Enzyme Explorer

Chymotrypsin

E.C. 3.4.21.1

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Physical Properties
Molecular Weight: 25 kDa1 (Bovine)
pI: 8.752 (Bovine)
Extinction coefficient: E1%= 20.4 (280nm)

Chymotrypsin is produced in the acinar cells of the pancreas as the inactive precursor, chymotrypsinogen. α-Chymotrypsin is the predominant form of active enzyme produced from it's zymogen, Chymotrypsinogen A.

In vivo, the rate of hydrolysis of the zymogen by trypsin and by autolysis produces varying amounts of α, π, δ and γ variants.3 α-Chymotrypsin is a serine protease of the peptidase S1 family consisting of 241 amino acid residues. The molecule has three peptide chains: an A chain of 13 residues, a B chain of 131 residues, and a C chain of 97 residues.4

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Specificity and Kinetics
α-Chymotrypsin from bovine pancreas selectively catalyzes the hydrolysis of peptide bonds on the C-terminal side of tyrosine, phenylalanine, tryptophan, and leucine. A secondary hydrolysis will also occur on the C-terminal side of methionine, isoleucine, serine, threonine, valine, histidine, glycine, and alanine.1

pH optimum: 7.88
(pH 6.0: about 35% of maximal activity, pH 9.3: 40% of maximal activity)8

Temperature Optimum: 50 °C9

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Inhibitors
Product #  Product Name Add to Cart
A8849 α2-Antiplasmin from human plasma lyophilized powder, ≥5 inhibitor U/mg protein
A1153 Aprotinin from bovine lung lyophilized powder, 3-8 TIU/mg solid
A2504 6-Aminocaproic acid ≥99% (titration), powder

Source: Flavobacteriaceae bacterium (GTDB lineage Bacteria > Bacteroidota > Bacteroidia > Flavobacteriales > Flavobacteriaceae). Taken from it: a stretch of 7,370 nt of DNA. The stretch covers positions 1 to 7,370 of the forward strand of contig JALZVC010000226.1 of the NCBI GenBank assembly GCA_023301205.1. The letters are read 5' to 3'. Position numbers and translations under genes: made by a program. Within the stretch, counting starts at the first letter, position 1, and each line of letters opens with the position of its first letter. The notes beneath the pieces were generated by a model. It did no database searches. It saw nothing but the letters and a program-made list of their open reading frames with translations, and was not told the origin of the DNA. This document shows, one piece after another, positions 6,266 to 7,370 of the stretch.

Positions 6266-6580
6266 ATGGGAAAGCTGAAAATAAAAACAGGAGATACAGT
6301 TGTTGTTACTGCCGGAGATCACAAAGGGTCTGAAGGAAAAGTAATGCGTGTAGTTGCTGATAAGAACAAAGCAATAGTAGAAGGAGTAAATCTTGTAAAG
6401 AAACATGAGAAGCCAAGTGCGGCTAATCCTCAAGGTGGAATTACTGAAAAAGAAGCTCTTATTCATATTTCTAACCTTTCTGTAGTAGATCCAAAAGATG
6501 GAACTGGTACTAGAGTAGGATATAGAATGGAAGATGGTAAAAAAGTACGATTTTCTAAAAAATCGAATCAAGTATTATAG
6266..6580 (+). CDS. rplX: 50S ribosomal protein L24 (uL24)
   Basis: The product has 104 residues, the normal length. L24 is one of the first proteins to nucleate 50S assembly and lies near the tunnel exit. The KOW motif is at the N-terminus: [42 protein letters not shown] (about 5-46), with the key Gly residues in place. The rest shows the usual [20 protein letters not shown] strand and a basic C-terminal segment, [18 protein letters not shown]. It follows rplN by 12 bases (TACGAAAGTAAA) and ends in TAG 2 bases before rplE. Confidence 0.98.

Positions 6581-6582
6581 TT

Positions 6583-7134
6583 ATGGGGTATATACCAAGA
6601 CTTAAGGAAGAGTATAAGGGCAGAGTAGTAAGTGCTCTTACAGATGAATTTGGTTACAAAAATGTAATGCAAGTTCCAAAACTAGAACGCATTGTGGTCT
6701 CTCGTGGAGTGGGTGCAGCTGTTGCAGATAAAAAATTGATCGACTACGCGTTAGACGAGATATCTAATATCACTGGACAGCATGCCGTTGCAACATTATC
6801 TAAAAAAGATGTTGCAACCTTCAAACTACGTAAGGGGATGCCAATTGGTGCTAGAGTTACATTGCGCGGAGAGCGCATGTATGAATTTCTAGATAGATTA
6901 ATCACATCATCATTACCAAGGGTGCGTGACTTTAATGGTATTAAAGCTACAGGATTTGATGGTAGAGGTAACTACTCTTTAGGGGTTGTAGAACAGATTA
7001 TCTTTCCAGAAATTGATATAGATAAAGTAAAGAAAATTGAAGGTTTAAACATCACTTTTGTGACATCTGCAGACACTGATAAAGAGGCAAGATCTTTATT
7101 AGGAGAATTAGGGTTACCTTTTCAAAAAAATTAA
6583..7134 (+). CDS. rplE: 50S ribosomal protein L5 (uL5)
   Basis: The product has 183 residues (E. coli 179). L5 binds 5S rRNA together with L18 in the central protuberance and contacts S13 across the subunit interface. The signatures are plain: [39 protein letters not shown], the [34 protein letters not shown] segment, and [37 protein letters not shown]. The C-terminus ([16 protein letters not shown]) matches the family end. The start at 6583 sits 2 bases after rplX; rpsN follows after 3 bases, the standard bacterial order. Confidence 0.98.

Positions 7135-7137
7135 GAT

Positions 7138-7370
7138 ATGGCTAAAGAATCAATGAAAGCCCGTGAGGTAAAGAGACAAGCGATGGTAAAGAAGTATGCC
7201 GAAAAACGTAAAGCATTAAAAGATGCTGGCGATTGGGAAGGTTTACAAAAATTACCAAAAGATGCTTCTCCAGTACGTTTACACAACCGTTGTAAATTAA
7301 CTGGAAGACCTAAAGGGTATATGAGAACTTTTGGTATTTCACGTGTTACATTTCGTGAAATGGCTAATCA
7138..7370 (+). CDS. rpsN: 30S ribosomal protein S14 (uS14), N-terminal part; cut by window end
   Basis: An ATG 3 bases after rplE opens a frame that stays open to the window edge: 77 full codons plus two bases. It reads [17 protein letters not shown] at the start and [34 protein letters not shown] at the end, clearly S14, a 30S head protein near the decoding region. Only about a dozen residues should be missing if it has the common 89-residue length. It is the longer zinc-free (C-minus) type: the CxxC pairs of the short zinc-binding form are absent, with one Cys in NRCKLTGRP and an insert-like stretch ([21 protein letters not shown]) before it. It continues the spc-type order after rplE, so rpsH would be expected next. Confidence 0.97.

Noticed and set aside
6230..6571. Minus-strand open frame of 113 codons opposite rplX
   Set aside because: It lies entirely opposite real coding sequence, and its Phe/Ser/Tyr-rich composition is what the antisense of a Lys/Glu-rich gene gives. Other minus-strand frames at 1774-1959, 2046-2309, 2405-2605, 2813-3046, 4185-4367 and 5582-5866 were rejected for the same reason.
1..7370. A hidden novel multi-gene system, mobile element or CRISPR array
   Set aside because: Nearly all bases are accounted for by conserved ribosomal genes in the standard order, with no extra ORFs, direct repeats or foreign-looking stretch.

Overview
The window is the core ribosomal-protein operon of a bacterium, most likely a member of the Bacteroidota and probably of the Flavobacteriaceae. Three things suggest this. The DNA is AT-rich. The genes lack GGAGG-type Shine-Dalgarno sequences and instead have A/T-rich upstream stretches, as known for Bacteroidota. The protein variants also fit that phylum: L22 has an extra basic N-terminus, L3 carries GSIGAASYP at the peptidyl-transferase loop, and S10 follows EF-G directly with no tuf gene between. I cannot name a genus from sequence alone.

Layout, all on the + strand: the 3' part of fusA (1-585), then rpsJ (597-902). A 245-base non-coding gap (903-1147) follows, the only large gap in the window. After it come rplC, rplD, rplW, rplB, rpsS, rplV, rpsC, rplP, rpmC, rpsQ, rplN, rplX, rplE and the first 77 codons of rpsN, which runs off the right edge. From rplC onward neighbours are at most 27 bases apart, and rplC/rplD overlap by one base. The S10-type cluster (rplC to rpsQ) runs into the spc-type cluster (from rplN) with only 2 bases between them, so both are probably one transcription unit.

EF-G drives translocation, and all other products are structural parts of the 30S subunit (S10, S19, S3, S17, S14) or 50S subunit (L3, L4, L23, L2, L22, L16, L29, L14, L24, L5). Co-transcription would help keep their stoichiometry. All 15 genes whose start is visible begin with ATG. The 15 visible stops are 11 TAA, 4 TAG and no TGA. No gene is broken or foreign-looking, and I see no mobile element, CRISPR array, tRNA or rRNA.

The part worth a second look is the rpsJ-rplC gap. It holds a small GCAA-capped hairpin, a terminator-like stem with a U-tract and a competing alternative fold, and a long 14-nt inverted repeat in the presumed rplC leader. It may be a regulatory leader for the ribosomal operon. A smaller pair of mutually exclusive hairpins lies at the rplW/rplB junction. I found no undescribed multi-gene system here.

A6150 α1-Antitrypsin from human plasma salt-free, lyophilized powder
A8456 4-(2-Aminoethyl)benzenesulfonyl fluoride hydrochloride ~97%
A9024 α1-Antitrypsin from human plasma salt-free, lyophilized powder
A9285 α1-Antichymotrypsin from human plasma ~95% (SDS-PAGE), lyophilized powder
B1552 Bromoenol lactone ≥98%
C7268 Chymostatin microbial
D0879 Diisopropyl fluorophosphate
E7888 N-Acetyl-eglin C recombinant, expressed in proprietary host
G2417 Gabexate mesylate solid
L2023 Leupeptin trifluoroacetate salt ≥90% (HPLC), microbial
T0256 Trypsin inhibitor from bovine pancreas Type I-P, essentially salt-free, lyophilized powder
T1886 Trypsin inhibitor from chicken egg white Type IV-O, Purified Ovoinhibitor
T4376 N-p-Tosyl-L-phenylalanine chloromethyl ketone ≥97% (TLC), powder
T4385 Trypsin inhibitor from turkey egg white Type II-T
T9253 Trypsin inhibitor from chicken egg white Type II-O, Partially purified ovomucoid, containing ovoinhibitor
T9378 Trypsin inhibitor from Phaseolus limensis (lima bean) Type II-L, crude powder
T9777 Trypsin-chymotrypsin inhibitor from Glycine max (soybean) lyophilized powder
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α-Chymotrypsin is also completely inhibited by 10 mM Cu2+ and Hg2+.1


Substrates
Product #  Product Name Add to Cart
S7388 N-Succinyl-Ala-Ala-Pro-Phe p-nitroanilide
S9761 N-Succinyl-Ala-Ala-Pro-Phe-7-amido-4-methylcoumarin
1530 N-Acetyl-L-tyrosine ethyl ester monohydrate BioChemika, ≥99.0% (sum of enantiomers, HPLC)
A3401 Ala-Ala-Phe-7-amido-4-methylcoumarin
A9273 Ala-Ala-Val-Ala p-nitroanilide
13110 Magnesium according to Grignard, ≥99.5%, turnings
B6125 N-Benzoyl-L-tyrosine ethyl ester
B6760 N-Benzoyl-L-tyrosine p-nitroanilide
13135 N-Benzoyl-L-tyrosine p-amidobenzoic acid sodium salt BioChemika, lyophilized, ≥98.0% (sum of enantiomers, HPLC)
G3769 Glutaryl-Ala-Ala-Phe-4-methoxy-β-naphthylamide
49737 Glutaryl-L-phenylalanine 7-amido-4-methylcoumarin BioChemika, for fluorescence, ≥98.0% (HPLC)
49738 N-Glutaryl-L-phenylalanine p-nitroanilide BioChemika, ≥98.0% (HPLC)